Another tiny piece of Roald Dahl’s beguiling literary magic. It was a bit short for me as an older reader; I didn’t feel like I got to know the narrator well or understand her motives. But it is a perfect read for younger kids and beginning readers. The story itself is very straightforward and funny, with a clear-cut moral and emphasis on kindness to animals.
Book Review- Chicken Soup for the Soul- Indian Fathers
Every now and then, I like to take a break from reading literary heavyweights- especially those that can feel emotionally draining- to read some self help, feel good books. I’m a big fan of the Chicken Soup for the Soul series, which my Dad introduced me to when I was in middle school; the short, often poignant stories of complete strangers leave me smiling, thinking, and sometimes reduce me to tears.
Chicken Soup for the Indian Fathers’ Soul isn’t one of the best Chicken Soup books out there; there are too few categories and I guess I was expecting a greater variety of stories. The personal accounts here all began sounding the same, and it was a bit of a monotonous read. As usual, however, a couple of stories stood out and have stayed with me, but overall the book fell short of my expectations.
If I had encountered this book a decade ago, it would’ve ended up on my favorites list.
Holden Caulfield is a brilliant, morose narrator, battling the isolation, impulsiveness, and existentialist angst of most teenagers. I loved him even when I didn’t quite like him, and his raw, emotional language was both annoying and endearing.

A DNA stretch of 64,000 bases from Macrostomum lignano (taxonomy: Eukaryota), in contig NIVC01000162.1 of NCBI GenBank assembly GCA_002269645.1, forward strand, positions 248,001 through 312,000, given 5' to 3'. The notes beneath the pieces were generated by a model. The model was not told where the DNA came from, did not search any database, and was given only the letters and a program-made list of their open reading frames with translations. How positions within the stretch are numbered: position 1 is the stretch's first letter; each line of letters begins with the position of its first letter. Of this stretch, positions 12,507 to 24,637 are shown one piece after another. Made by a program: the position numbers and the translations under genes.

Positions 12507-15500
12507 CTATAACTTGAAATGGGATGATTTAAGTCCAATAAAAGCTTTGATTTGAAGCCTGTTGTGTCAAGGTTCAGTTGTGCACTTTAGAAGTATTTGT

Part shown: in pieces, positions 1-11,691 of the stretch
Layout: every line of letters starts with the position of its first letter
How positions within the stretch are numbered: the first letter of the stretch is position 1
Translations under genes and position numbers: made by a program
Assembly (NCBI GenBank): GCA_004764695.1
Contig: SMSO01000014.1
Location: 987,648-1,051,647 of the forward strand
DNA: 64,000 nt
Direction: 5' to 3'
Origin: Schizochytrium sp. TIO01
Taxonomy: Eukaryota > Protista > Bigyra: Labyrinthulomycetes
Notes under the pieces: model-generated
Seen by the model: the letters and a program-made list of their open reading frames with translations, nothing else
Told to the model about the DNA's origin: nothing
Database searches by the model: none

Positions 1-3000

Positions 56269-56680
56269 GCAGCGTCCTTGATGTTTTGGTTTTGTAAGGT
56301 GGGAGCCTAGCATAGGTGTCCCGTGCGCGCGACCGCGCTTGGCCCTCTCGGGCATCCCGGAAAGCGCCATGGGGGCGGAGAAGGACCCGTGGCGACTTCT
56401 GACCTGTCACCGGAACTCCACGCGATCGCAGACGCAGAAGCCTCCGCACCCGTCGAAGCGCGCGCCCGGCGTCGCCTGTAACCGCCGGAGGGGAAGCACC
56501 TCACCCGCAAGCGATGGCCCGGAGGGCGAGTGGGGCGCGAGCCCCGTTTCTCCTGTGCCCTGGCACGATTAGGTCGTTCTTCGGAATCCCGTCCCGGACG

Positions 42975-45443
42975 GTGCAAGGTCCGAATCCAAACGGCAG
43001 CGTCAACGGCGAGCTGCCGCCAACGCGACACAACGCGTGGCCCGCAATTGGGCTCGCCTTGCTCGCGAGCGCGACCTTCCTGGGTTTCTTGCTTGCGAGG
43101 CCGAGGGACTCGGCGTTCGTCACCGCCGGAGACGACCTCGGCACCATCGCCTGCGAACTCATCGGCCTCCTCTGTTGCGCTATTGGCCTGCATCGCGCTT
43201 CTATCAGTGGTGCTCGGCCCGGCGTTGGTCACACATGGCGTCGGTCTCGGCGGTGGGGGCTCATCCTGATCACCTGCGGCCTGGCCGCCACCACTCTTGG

Salinger has done an incredible job of personifying and humanizing the anger, ennui, and desperation of the adolescent experience. It’s no wonder that this book is a classic, and I highly recommend it to all readers, especially those in the younger age bracket.
I avoided reading this book for many years, mistakenly disliking it for being a cult favorite of whiny, eternal teenagers who feel constantly misunderstood and victimized by the world.
But now, after reading and then immediately rereading this book, I stand corrected. Sylvia Plath’s thinly veiled autobiography is explosively raw, honest, and urgent. As an ambitious young woman confronting postwar ennui, patriarchal gender roles, and a terrifying descent into depression, Plath’s heroine is heartbreakingly vulnerable and real; a person who was far ahead of the times she lived in.
I have never read a book like this. It humanizes rape culture and mental illness so poignantly that they cease to be “things that happen to other people.” With Plath’s insight and intuition, this honest, short novel is a must-read for everyone. Plath’s beautiful, metaphor heavy prose makes this work a treat to read!
“I think we ought to read only the kind of books that wound and stab us. If the book we are reading doesn’t wake us up with a blow on the head, what are we reading it for?”—Franz Kafka, 1904 (via pragmaknowledge)